Rudolph hosted the annual Holiday Huddle with his wife, Jordan, who was dressed as Winnie the Pooh, and their twin daughters, Andersyn and Finley.
Kyle Rudolph is scheduled to suit up and make his 58th consecutive start Sunday, which is a franchise record for a tight end and the longest streak by a current player at the position.
The 2011 second-round pick ranks fifth in franchise history with 39 touchdown catches and eighth with 354 receptions. Rudolph has continued his production while utilizing his days between games to get his body ready for the next one.
"I always wanted to have longevity in this league," Rudolph said. "Fortunately, I've figured out ways to stay healthy and stay on the field. Early in my career, I missed a full season of games over the course of two years. You kind of learn how to stay healthy, how to take care of your body, how to do the things you can to make sure you're out there every Sunday. That's kind of been my M.O. throughout the course of my career, consistency every week and being the same player."
Rudolph credited "good luck, first and foremost," along with goals and applied knowledge for his consecutive starts streak. He said the amenities at Twin Cities Orthopedics Performance Center "absolutely" help with recovery efforts.
"We have every resource right at our fingertips, in terms of recovery and doing everything we can to go from feeling the way we feel on Monday mornings to feeling good on Sunday again," Rudolph said. "It's definitely been nice having this building and everything that TCO Performance Center has to offer."
Off the field, Rudolph is a proud husband to Jordan and father to their twin daughters, Andersyn and Finley, who recently turned 2. The Rudolphs are expecting a son in January.
He also is immensely philanthropic with his support of sick children undergoing treatment at the University of Minnesota Masonic Children's Hospital, where Kyle Rudolph's End Zone opened this year as a space to provide respite for patients and families.
We recently caught up with Kyle for a Timeout:
Q: What have the past two years taught you about fatherhood?
A: It's gone quick, first of all, but it's been fun. As a dad, the first year or so, you're just kind of an extra, helping set of hands, but it's really been fun from a year to now. They're 2 years old, and they get really excited when Dad comes home from work. They think I just hang out with Viktor [the Viking] all day at work, so they always ask about Viktor when I get home. They love going to games at U.S. Bank Stadium. … Anytime they see our Norseman logo, they immediately associate that with Viktor and football, so it's pretty cool.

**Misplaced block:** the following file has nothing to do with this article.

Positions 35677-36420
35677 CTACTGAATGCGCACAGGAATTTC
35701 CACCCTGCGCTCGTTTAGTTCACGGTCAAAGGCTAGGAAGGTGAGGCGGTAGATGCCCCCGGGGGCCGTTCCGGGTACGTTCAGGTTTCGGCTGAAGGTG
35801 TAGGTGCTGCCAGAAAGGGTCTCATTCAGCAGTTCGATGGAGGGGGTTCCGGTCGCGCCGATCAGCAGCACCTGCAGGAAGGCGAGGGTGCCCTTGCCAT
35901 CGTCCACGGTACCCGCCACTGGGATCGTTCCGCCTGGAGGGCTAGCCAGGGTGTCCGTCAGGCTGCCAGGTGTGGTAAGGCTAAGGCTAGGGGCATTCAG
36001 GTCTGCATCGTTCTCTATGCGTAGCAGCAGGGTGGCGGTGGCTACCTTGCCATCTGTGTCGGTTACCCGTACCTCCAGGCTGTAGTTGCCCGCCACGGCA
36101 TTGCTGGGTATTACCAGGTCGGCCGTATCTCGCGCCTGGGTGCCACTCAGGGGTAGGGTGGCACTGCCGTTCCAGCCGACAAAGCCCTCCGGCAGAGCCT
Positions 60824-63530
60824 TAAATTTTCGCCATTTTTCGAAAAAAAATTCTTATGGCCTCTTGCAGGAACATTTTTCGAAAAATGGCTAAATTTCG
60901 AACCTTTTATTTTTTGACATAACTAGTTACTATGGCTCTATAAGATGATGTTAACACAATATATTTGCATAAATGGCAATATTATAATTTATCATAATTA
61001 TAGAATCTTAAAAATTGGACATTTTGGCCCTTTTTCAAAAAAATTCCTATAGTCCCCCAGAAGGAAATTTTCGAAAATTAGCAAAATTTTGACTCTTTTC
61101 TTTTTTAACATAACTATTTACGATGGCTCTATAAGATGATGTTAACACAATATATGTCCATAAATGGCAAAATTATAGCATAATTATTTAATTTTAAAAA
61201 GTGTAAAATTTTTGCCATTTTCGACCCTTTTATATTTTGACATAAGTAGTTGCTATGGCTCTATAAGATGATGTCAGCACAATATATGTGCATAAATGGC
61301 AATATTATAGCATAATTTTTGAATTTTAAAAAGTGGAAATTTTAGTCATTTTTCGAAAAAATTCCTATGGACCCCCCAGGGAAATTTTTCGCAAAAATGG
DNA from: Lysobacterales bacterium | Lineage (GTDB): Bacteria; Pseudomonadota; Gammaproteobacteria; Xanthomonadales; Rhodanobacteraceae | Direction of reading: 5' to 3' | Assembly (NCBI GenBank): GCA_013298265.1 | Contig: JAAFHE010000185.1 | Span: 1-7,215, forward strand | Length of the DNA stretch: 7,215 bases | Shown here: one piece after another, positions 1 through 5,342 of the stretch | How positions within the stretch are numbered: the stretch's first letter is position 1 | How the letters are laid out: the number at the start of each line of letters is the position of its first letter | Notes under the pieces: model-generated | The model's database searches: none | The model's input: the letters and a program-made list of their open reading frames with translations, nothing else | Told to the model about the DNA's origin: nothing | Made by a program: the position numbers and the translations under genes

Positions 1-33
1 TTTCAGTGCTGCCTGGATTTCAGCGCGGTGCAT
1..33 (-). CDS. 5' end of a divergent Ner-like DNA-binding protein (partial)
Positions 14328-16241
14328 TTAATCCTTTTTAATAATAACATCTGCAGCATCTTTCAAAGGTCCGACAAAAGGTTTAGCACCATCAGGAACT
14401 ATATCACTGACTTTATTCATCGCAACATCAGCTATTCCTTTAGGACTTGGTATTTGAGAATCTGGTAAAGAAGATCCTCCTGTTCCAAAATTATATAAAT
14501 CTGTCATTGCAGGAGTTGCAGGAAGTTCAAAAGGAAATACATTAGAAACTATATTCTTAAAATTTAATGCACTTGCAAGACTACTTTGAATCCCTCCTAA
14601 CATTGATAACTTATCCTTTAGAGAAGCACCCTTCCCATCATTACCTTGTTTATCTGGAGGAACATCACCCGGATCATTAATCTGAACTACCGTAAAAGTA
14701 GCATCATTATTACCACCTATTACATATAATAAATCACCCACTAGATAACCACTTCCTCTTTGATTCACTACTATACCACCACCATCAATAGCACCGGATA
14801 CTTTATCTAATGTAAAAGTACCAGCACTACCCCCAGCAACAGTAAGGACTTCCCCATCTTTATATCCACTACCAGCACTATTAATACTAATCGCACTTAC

Q: Even though your girls are identical twins, are their personalities different?
A: Over the last year, as they've continued to grow and develop, we have one that's definitely set in her ways and a little more stubborn. Then, we have one who is just the sweetest thing in the world and is more caring and compassionate. The other one kind of runs things, and she knows that she runs things. If we ever tell her to do something, she'll make her sister do it first, and then once her sister does it, 'OK, I'll do it, too.' It's funny, seeing the way that they've changed personality-wise because they're 98.9 percent identical, but there still are personality differences.
Q: Do you have a theory on why they're different?
A: No, I think our one that's stubborn tends to act like my wife when she was a child — at least that's what Jordan says. She says it, so Fin' is funny because she's so stubborn and stuck in her ways. As a 2-year-old, there's no negotiating with her unless you have M&Ms. If she doesn't want to eat, she's not going to eat. If she doesn't want to take a nap, she's not taking a nap. If she doesn't want to go to bed at night, she's not going to bed. There's no negotiating. She does what she wants.
Q: Matthew Stafford also has twins. Have you shared any fatherhood stories?
A: I always talk to him before and after games, but his wife and my wife talk a lot. They got connected via social media, and I know that they stay in touch, so we'll have to get pointers from them, in terms of how you deal with a third when you already have twins.
Q: What did you and the girls do for Halloween costumes this year?
A: They were '80s fitness instructors, so they went with the whole tights, bright colors and headbands. I was Tigger and Jordan was Winnie the Pooh.
Q: How did you find a Tigger costume long enough?
A: It wasn't long enough, but it worked. I think that was part of the comedy behind it; it was not made for someone my height, but it was the best we could do.
Q: As a former basketball player, who would you most like to play in a game of 1-on-1?
A: I would have to say Michael Jordan, just because it's Michael Jordan. I don't think the game would last very long, but maybe now that he's 55, I might have a shot. He's just someone that I grew up idolizing and was my favorite athlete for my entire childhood. Maybe I need to get him on the golf course, but even then, I don't think I could beat him. Honestly, I just think being able to spend the time on the court with him — hopefully I could make the game last long enough that we could have a good conversation — would be cool.
Q: What's it like to be featured as a bobblehead?
A: It's pretty funny, what Pepsi was able to do with all of their guys and kind of making this fantasy football chatter, if you will. They sent a bunch to the house, so we took them to the [University of Minnesota Masonic] Children's Hospital to give them out. It's pretty funny to see yourself as a bobblehead. The girls get a kick out of it.